In 2004, the National Archives launched the National Memory Project (NMP). It aims to collect, preserve, and provide to the general public Malta’s photographic and audio-visual archives. It tries to bring together all stakeholders who are responsible or involved in the upkeep of audio-visual archival sources in Malta. The vision is also that we embrace and actively collaborate with similar initiatives spearheaded by institutions from abroad.

Although the idea of this project found the support of several personalities and entities that militate in favour of this sector, it was and is still hindered by lack of resources. There is no specific financial allocation for this initiative and so one had to rely on the present infrastructure of the National Archives, rope in volunteers, and ask for sponsorship for the various phases of the project. Notwithstanding the lack of finance, what has been achieved so far is encouraging.

The first phase of the project, which was inaugurated by the then President of Malta His Excellency Professor Guido de Marco on 22 March 2004, was the National Portrait Archive. It brings together portraits from archival records, portraits by prominent Maltese photographers and portraits donated by individuals, groups or organizations. A series of photographs of particular interest are the passport applications photos which total around 100,000. Emigration dominated Malta’s socio-economic history throughout the nineteenth and twentieth century. The images captured with passport applications, commencing in 1915, provide ethnographic and historical detail of great value. All applications have been [p.55] microfilmed by the Genealogical Society of Utah and plans are in the pipeline to provide access to the images via the web in the near future.

The second phase of the NMP is the digitisation, cataloguing and intellectual control of thousands of historical photos. A public request was made for individuals and organisations to donate photographic material of historical value to the National Archives. In cases where private individuals wanted to keep the originals, scans were made and the bibliographical details recorded. Cataloguing fields prescribed by the International Standard for Archival Description and other standards for the cataloguing of photographs were used. The first results of this phase became available to the public with the launching of the National Archives website in November 2009.[38]


Photographic holdings donated by private individuals and organisations (including the National Portrait Archive)


Digital content from public archives


Audio-visual holdings from government departments and entities


National Memory Project
Central Repository


Links with other projects such as Europeana, APEnet, e-Corpus, and the Archivio Storico Multimediale


Audio-visual content collected through oral culture initiatives (support of stakeholders such as the U3E)

Fig 4: The high level strategy of the National Memory Project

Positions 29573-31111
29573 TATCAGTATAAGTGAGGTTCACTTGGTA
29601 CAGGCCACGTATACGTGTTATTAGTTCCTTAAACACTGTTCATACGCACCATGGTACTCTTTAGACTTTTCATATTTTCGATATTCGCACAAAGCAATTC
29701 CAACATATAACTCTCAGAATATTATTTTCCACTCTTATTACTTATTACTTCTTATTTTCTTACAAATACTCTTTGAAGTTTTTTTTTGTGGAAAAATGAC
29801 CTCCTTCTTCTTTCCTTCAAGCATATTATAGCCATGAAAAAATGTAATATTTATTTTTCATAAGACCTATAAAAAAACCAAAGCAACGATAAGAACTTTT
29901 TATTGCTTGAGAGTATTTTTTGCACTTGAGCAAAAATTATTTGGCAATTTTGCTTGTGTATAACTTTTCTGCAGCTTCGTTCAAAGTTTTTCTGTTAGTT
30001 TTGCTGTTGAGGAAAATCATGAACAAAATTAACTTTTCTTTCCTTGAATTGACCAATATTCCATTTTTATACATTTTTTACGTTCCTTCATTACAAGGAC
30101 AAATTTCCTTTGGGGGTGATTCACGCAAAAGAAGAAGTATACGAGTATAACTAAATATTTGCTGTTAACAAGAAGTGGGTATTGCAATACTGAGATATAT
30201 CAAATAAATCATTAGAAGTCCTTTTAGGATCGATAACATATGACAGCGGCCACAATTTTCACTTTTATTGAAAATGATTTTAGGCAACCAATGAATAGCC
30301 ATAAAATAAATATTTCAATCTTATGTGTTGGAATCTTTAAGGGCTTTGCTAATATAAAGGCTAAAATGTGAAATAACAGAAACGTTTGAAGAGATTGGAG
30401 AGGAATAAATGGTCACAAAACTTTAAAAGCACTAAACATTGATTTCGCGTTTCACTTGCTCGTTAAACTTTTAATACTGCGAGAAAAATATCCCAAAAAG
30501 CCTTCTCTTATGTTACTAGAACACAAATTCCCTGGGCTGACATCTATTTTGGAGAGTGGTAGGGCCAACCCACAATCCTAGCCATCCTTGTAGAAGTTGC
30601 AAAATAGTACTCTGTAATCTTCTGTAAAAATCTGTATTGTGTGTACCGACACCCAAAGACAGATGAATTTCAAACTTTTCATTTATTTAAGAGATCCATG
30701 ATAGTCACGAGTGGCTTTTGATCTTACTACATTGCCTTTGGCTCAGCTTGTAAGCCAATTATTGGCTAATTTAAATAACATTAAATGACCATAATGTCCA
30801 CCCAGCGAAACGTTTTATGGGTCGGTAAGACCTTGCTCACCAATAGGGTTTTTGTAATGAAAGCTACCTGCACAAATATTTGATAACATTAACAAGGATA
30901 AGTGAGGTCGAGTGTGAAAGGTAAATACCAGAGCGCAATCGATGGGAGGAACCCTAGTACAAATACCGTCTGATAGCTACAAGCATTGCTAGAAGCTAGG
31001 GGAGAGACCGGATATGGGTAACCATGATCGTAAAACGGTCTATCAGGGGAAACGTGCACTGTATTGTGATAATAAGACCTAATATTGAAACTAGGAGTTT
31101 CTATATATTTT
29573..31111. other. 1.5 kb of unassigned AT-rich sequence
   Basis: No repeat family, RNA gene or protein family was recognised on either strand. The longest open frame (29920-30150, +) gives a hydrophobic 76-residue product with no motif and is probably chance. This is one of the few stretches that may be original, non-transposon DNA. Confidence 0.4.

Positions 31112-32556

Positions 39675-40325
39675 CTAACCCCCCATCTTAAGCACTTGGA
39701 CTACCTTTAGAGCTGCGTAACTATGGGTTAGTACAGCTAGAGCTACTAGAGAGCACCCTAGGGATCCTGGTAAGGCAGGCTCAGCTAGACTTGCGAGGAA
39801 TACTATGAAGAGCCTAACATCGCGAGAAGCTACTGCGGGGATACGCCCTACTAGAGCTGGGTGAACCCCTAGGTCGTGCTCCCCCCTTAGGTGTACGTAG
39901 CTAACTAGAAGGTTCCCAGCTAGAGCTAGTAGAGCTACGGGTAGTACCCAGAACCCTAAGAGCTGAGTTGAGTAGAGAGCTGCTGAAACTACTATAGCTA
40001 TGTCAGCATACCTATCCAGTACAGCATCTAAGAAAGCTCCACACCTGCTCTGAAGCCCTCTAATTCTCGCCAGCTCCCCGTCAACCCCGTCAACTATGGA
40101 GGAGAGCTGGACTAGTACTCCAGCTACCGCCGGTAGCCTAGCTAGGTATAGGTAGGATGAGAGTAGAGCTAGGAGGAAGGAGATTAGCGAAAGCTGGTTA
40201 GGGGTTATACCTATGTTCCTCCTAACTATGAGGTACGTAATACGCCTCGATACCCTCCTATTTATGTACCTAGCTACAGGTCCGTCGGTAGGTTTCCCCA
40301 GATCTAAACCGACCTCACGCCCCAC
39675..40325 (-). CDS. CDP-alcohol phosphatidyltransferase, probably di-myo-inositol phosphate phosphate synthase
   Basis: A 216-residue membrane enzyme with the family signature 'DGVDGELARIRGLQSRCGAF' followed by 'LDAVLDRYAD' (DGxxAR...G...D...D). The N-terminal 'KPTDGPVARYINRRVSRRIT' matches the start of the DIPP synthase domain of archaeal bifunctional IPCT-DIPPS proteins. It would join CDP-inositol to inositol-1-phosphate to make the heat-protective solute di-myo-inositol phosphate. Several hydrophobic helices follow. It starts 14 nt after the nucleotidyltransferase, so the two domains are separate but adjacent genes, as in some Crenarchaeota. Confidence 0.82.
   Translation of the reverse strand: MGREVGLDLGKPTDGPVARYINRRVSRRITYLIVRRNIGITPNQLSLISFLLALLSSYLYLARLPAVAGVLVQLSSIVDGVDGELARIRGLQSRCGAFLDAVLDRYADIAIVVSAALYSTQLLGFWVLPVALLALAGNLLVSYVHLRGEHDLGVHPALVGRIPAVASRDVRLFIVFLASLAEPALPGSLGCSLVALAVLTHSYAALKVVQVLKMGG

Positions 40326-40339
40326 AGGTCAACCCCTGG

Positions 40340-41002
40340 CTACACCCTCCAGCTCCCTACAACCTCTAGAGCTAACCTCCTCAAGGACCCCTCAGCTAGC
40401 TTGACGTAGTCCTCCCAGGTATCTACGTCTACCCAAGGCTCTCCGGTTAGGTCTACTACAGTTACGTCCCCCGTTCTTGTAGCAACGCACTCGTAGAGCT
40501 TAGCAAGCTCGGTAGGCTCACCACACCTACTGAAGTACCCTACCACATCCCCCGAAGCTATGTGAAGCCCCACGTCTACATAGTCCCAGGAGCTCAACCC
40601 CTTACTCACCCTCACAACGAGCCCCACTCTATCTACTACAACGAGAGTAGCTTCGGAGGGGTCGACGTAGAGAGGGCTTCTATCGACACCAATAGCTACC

[p.56] The third and final phase of the National Memory Project is the setting-up of the Film and Sound Archive. Thousands of films in 16 mm or 35 mm are deposited in repositories ill-fitted for such a purpose. The best available technology has to be identified to convert the images on durable and readable formats. Cataloguing has to be done in line with modern practices. This is no easy task as the costs involved are considerable. However, a small state such as Malta cannot afford to lose the audio-visual heritage it has generated throughout the last century. It represents its transition from a fortress colony to an Independent Republic. The images in question record Malta’s salient socio-political events, the building of tourism as Malta’s main economic base, and depict the way the Maltese lifestyle developed and changed to its present state.

Till now the National Archives has managed to convince the Department of Information to build up a secure storage facility for its films which had been badly stored at a store house in Sa Maison.[39] The first films which have been digitised were viewable during the Notte Bianca event at Valletta in October 2009. It has also held discussions with the Public Broadcasting Services about their sound and film archives, and has also initiated collaboration with the Broadcasting Authority about its audio-visual holdings.

The project is not limited to material that is only available locally. Any film footage or sound recordings which can be identified and which are relevant to Malta’s history are potential items of interest to the NMP. In this effort, the National Archives has teamed up with Ms Veronica Galea who has already acquired for the archives highly-valuable film footage shot by Second World War veteran Stan Fraser.[40] The footage was cleaned, transferred to a digital format, and snippets of it are already available for public viewing on the National Archives website.[41]